Fortitude: At least for me, the most impressive part of tonight’s win came after the Canadiens scored two unanswered, the second of which came including one in the final minute of the second period. We’ve seen the Devils melt down multiple times in that scenario, giving up an early goal in the third and going on to lose in regulation or in extra play. It’s been one of my biggest criticisms of this Devils team, particularly during their recent slide. This team lacked a strong enough mental edge to their game to rebound from “woe is us” moments. Tonight, though, they didn’t need a timeout to correct them and while they struggled to get shots on net in the third, they still kept the Canadiens at bay for long stretches. Also, the Habs came out in the third and tried to bully the Devils, who fought right back. Ilya Kovalchuk, for one, went right at the Canadiens after he got hit from behind. Kovy’s response, along with the the energy he’s played with and the way he drives the train (so to speak), has me wondering if it should be Kovalchuk with the captain’s “C” next season. I know Salvador is respected in the room and a lot of guys like him, but would it kill them to give it to Kovy and have Salvador take an “A?” I think it would be a wise move that would help shape the team’s mindset going into next season. Food for thought.
A lifeless start, a couple of bad penalty calls and suddenly the Devils were frustrated, losing and on their way to playoff elimination. All in all, a sad but fitting end (as far as playoff chances go) to a season that was flawed from the get-go. Some thoughts…
Two things: When you combine a lack or energy with some questionable officiating, you usually get one of two results. Sometimes the team will take on an “us against the world” mentality, snap out of their funk and go on a tear the rest of the game. That didn’t happen today. Instead, the Devils went further into their shell and seemingly quit on the game and essentially their season. Even Martin Brodeur admitted that he felt his teammates gave up when things didn’t go their way. The Devils basically mailed in the first period, negating to forecheck or apply any sort of offensive pressure on the Rangers. It was almost like the Devils came out assuming they were already eliminated from the playoffs. While it was a mathematical eventuality, it’s still disconcerting to hear players after the game talk about how they knew it was just a matter of time. When you hear stuff like that, you can understand why you get a first period like the Devils had today.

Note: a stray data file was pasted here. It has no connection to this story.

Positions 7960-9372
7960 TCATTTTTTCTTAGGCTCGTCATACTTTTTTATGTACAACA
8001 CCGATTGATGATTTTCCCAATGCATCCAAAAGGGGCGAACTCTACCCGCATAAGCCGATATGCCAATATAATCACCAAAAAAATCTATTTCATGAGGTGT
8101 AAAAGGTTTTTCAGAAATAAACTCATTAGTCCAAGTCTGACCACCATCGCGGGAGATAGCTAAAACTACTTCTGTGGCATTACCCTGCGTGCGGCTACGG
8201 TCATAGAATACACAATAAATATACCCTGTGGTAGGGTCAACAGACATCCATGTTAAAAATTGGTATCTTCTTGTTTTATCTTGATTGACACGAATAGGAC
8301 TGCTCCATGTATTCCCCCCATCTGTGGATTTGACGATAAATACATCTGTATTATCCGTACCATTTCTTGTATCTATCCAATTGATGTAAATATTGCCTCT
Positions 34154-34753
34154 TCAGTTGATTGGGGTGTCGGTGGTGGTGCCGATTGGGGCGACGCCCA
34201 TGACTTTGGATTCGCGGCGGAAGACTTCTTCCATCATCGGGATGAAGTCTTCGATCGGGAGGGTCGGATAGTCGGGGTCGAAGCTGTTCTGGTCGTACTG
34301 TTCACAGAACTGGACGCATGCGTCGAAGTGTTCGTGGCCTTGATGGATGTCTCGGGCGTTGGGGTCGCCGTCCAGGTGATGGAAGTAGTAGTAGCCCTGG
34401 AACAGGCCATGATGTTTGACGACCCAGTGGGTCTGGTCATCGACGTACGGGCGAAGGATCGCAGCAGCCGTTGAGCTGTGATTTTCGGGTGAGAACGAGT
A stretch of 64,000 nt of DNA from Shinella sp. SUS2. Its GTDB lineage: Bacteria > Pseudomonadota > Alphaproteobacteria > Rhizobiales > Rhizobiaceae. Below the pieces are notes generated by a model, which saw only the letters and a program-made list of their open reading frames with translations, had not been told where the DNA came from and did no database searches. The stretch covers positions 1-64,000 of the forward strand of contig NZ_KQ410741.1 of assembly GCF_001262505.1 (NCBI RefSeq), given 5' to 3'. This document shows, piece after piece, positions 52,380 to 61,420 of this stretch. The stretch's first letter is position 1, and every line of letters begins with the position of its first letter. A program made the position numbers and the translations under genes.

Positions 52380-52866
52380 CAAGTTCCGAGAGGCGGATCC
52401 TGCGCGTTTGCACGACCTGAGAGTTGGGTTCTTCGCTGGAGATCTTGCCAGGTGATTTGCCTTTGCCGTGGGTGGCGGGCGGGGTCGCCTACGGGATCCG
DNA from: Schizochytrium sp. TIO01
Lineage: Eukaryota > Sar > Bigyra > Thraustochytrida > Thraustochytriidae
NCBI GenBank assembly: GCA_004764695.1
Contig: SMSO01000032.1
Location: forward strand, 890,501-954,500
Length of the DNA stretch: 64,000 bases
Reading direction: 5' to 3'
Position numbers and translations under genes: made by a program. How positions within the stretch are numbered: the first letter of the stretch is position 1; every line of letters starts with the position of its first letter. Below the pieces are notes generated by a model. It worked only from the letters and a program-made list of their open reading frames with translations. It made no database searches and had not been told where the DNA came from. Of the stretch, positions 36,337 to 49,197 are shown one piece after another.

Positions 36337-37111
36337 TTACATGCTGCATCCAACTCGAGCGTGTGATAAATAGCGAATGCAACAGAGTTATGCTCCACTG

If you didn’t watch the first 10 minutes of today’s game, you’d think it was one of the Devils’ best efforts all season. Despite that (very) sub-par start, the Devils once again managed to “turn it on” after Pete DeBoer’s timeout and just dominated the Panthers for the next 50 minutes. Some thoughts…
Wake-up call: The Pete DeBoer First Period Timeout should be sold in pharmacies across the country. It’s best wake-up call I think I’ve ever seen. Why the Devils continue to need it — especially in the throes of a desperate playoff chase — is beyond me, but it certainly is the magical elixir this roster covets. The Devils came out painfully slow and were lacking any sort of energy. The Panthers were skating circles around them, getting to every loose puck. Both of Florida’s goals were a result of out-efforting New Jersey, but that changed as soon as DeBoer called his infamous timeout. You could see him rotating his hand, signaling the Devils needed to pick up the energy. This wasn’t one of those “settle down” timeouts. This was the “well-time expletive” version and it worked. Boy did it work. It took a few minutes but before long New Jersey was all over Florida, like a train that takes time to build up speed and then all of sudden is barreling down the tracks at 80 miles per hour. I know I’ve spent some time cracking on the Devils for their slow starts this season and their reliance on the P.D.F.P.T. (we might need a better acronym), but at this point, a win is a win is a win.